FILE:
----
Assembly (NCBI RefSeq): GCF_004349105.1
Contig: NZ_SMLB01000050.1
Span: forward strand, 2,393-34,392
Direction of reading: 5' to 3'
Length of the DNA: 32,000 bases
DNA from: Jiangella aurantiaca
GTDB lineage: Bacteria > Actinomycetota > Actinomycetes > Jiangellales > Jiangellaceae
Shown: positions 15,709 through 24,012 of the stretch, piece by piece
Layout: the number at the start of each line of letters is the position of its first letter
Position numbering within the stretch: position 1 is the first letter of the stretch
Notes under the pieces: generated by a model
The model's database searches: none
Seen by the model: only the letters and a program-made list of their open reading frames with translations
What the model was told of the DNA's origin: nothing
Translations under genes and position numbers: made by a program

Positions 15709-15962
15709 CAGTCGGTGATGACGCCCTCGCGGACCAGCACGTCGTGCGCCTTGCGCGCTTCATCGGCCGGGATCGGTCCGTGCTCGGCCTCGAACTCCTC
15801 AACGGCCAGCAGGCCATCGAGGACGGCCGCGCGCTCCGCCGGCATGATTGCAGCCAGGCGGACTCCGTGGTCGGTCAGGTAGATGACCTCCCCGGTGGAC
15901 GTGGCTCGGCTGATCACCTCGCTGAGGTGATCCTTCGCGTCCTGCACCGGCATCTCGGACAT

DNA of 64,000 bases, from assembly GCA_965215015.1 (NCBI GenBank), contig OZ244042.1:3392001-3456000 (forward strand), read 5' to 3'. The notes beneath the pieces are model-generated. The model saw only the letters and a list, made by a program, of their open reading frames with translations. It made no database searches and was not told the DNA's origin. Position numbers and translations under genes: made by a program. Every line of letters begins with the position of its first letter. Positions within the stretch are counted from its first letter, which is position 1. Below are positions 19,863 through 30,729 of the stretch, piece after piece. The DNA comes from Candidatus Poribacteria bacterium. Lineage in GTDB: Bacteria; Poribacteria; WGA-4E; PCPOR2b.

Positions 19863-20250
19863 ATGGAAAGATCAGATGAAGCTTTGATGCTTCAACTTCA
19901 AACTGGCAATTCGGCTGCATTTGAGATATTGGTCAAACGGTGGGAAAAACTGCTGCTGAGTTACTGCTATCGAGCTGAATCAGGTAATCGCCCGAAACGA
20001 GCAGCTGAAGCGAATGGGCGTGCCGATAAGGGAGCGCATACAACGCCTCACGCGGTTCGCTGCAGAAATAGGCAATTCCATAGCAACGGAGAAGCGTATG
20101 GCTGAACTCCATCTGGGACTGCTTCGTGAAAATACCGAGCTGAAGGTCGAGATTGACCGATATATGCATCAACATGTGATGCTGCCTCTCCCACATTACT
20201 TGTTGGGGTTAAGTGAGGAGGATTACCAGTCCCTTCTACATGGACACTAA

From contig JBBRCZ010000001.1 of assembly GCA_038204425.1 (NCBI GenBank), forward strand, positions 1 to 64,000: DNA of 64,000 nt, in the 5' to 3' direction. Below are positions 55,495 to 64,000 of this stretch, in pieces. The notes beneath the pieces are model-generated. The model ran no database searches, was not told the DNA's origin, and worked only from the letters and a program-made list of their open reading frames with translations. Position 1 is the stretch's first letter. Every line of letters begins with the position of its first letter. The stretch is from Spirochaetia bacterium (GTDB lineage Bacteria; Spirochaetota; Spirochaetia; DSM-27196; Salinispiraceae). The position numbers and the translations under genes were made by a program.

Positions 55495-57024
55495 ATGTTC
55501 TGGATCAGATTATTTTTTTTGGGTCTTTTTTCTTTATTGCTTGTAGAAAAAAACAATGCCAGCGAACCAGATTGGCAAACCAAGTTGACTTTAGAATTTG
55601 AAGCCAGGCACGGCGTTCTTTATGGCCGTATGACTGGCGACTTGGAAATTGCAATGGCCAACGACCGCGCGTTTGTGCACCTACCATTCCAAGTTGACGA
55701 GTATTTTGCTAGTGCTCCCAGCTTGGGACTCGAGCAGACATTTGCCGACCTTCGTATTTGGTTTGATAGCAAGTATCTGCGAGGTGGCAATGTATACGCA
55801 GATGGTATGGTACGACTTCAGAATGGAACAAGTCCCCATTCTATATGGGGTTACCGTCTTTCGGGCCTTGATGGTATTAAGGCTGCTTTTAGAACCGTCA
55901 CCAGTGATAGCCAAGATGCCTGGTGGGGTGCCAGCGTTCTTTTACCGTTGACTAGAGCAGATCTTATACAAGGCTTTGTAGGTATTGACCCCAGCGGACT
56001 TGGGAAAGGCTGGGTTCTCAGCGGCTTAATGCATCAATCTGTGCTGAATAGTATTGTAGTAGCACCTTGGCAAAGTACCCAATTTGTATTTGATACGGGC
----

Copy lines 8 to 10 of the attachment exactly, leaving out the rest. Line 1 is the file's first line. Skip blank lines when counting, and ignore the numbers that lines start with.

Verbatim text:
Shown: positions 15,709 through 24,012 of the stretch, piece by piece
Layout: the number at the start of each line of letters is the position of its first letter
Position numbering within the stretch: position 1 is the first letter of the stretch